734   it can be verified by other means (not defined by HTTP).</t>
735   <t>Otherwise, the response is a representation of an anonymous (i.e.,
736   unidentified) resource.</t>
737</list></t>
738<t>
739  <cref anchor="TODO-req-uri">
740   The comparison function is going to have to be defined somewhere,
741   because we already need to compare URIs for things like cache invalidation.</cref>
742</t>
743</section>
744
745</section>
746
747
748<section title="Method Definitions" anchor="method.definitions">
749<t>
750   The set of common request methods for HTTP/1.1 is defined below. Although
751   this set can be expanded, additional methods cannot be assumed to
752   share the same semantics for separately extended clients and servers.
753</t>
754
755<section title="Safe and Idempotent Methods" anchor="safe.and.idempotent">
756
757<section title="Safe Methods" anchor="safe.methods">
758<iref item="Safe Methods" primary="true"/>
759<t>
760   Implementors need to be aware that the software represents the user in
761   their interactions over the Internet, and need to allow
762   the user to be aware of any actions they take which might have an
763   unexpected significance to themselves or others.
764</t>
765<t>
766   In particular, the convention has been established that the GET, HEAD,
767   OPTIONS, and TRACE request methods &SHOULD-NOT; have the significance
768   of taking an action other than retrieval. These request methods ought
769   to be considered "<x:dfn anchor="safe">safe</x:dfn>".
770   This allows user agents to represent other methods, such as POST, PUT
771   and DELETE, in a special way, so that the user is made aware of the
772   fact that a possibly unsafe action is being requested.
773</t>
774<t>
775   Naturally, it is not possible to ensure that the server does not
776   generate side-effects as a result of performing a GET request; in
777   fact, some dynamic resources consider that a feature. The important
778   distinction here is that the user did not request the side-effects,
779   so therefore cannot be held accountable for them.
780</t>
781</section>
782
783<section title="Idempotent Methods" anchor="idempotent.methods">
784<iref item="Idempotent Methods" primary="true"/>
785<t>
786   Request methods can also have the property of "idempotence" in that,
787   aside from error or expiration issues, the intended effect of multiple
788   identical requests is the same as for a single request.
789   PUT, DELETE, and all safe request methods are idempotent.
790   It is important to note that idempotence refers only to changes
791   requested by the client: a server is free to change its state due
792   to multiple requests for the purpose of tracking those requests,
793   versioning of results, etc.
794</t>
795</section>
796</section>
797
798<section title="OPTIONS" anchor="OPTIONS">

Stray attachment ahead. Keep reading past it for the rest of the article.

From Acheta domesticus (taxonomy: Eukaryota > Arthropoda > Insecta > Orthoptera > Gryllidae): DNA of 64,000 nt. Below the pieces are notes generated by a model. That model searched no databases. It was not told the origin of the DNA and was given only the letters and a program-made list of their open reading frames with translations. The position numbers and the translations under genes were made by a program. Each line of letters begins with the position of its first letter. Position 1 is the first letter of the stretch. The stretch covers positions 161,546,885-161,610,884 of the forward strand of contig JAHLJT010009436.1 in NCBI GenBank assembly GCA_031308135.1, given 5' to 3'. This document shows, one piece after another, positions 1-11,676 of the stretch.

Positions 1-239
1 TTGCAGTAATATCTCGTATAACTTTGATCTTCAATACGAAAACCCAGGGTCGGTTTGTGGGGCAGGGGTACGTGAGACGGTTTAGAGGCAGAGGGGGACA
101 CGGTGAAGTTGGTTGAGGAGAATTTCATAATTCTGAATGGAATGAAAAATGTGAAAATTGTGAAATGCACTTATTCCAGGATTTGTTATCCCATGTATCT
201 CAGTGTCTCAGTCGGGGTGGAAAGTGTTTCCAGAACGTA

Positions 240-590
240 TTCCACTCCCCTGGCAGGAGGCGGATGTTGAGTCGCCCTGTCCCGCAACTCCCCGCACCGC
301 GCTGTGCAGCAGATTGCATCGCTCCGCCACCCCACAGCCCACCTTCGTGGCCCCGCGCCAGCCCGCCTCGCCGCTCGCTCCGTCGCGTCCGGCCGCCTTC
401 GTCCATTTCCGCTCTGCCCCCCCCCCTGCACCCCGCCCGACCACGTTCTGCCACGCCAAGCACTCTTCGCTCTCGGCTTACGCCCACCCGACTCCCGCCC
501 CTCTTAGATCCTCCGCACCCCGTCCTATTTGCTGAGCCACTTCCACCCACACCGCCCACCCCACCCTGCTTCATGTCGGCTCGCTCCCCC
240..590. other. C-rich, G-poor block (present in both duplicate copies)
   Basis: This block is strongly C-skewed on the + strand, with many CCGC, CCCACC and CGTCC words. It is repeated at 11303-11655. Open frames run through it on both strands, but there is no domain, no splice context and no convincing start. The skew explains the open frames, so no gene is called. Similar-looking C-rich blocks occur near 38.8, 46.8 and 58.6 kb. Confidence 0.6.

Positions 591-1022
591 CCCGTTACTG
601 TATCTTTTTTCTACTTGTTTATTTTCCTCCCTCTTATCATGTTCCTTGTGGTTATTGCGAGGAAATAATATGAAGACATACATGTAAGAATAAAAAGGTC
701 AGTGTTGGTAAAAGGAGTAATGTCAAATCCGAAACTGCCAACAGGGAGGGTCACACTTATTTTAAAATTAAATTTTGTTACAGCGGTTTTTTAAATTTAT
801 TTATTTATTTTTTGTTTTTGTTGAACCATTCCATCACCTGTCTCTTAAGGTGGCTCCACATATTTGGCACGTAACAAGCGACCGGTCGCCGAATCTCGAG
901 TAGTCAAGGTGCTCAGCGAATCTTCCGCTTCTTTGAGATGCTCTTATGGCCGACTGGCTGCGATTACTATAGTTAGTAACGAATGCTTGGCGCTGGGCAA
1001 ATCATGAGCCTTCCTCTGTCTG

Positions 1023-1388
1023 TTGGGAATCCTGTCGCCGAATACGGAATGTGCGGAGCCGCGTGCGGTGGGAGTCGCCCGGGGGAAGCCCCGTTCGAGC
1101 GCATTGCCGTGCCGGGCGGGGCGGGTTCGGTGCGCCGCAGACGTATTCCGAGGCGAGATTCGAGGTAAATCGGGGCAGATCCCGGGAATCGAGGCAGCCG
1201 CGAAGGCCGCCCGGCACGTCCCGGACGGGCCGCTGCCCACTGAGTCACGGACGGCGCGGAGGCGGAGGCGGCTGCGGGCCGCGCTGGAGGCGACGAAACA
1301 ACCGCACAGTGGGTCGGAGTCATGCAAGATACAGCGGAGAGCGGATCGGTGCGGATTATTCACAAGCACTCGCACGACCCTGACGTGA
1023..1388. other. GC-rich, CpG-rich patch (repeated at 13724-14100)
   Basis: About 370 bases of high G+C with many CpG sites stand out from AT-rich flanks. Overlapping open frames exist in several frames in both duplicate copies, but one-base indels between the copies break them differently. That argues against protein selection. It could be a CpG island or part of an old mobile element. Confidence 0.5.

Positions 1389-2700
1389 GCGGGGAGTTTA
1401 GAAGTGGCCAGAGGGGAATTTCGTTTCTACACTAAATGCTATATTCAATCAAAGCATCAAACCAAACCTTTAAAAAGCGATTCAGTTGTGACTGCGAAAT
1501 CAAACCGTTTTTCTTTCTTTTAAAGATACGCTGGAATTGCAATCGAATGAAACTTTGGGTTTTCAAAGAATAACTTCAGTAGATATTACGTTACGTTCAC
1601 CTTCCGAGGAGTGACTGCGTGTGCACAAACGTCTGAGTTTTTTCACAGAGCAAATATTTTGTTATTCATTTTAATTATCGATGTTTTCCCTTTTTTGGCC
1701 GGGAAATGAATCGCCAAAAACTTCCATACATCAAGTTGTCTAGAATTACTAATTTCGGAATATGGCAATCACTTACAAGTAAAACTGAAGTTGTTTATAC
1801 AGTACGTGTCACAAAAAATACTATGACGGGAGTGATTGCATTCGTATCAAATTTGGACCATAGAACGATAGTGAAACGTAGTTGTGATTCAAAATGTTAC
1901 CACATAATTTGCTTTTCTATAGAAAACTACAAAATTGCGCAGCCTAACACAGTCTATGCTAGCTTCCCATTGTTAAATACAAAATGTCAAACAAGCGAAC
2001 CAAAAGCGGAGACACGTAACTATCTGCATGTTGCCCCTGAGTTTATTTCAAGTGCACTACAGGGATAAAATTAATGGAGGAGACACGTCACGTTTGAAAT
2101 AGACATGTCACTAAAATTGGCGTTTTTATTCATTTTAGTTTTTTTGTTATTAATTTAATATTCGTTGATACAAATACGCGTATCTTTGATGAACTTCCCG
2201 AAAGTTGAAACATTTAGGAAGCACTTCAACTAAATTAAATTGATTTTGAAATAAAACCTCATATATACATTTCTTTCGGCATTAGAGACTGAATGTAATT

799  <rdf:Description>
800    <safe xmlns="urn:ietf:id:draft-ietf-httpbis-p2-semantics#">yes</safe>
801  </rdf:Description>
802  <iref primary="true" item="OPTIONS method" x:for-anchor=""/>
803  <iref primary="true" item="Methods" subitem="OPTIONS" x:for-anchor=""/>
804<t>
805   The OPTIONS method requests information about the
806   communication options available on the request/response chain
807   identified by the effective request URI. This method allows a client to
808   determine the options and/or requirements associated with a resource,
809   or the capabilities of a server, without implying a resource action
810   or initiating a resource retrieval.
811</t>
812<t>
813   Responses to the OPTIONS method are not cacheable.
814</t>
815<t>
816   If the OPTIONS request includes a message-body (as indicated by the
817   presence of Content-Length or Transfer-Encoding), then the media type
818   &MUST; be indicated by a Content-Type field. Although this
819   specification does not define any use for such a body, future
820   extensions to HTTP might use the OPTIONS body to make more detailed
821   queries on the server.
822</t>
823<t>
824   If the request-target is an asterisk ("*"), the OPTIONS request is
825   intended to apply to the server in general rather than to a specific
826   resource. Since a server's communication options typically depend on
827   the resource, the "*" request is only useful as a "ping" or "no-op"
828   type of method; it does nothing beyond allowing the client to test
829   the capabilities of the server. For example, this can be used to test
830   a proxy for HTTP/1.1 compliance (or lack thereof).
831</t>
832<t>
833   If the request-target is not an asterisk, the OPTIONS request applies
834   only to the options that are available when communicating with that
835   resource.
836</t>
837<t>
838   A 200 response &SHOULD; include any header fields that indicate
839   optional features implemented by the server and applicable to that
840   resource (e.g., Allow), possibly including extensions not defined by
841   this specification. The response body, if any, &SHOULD; also include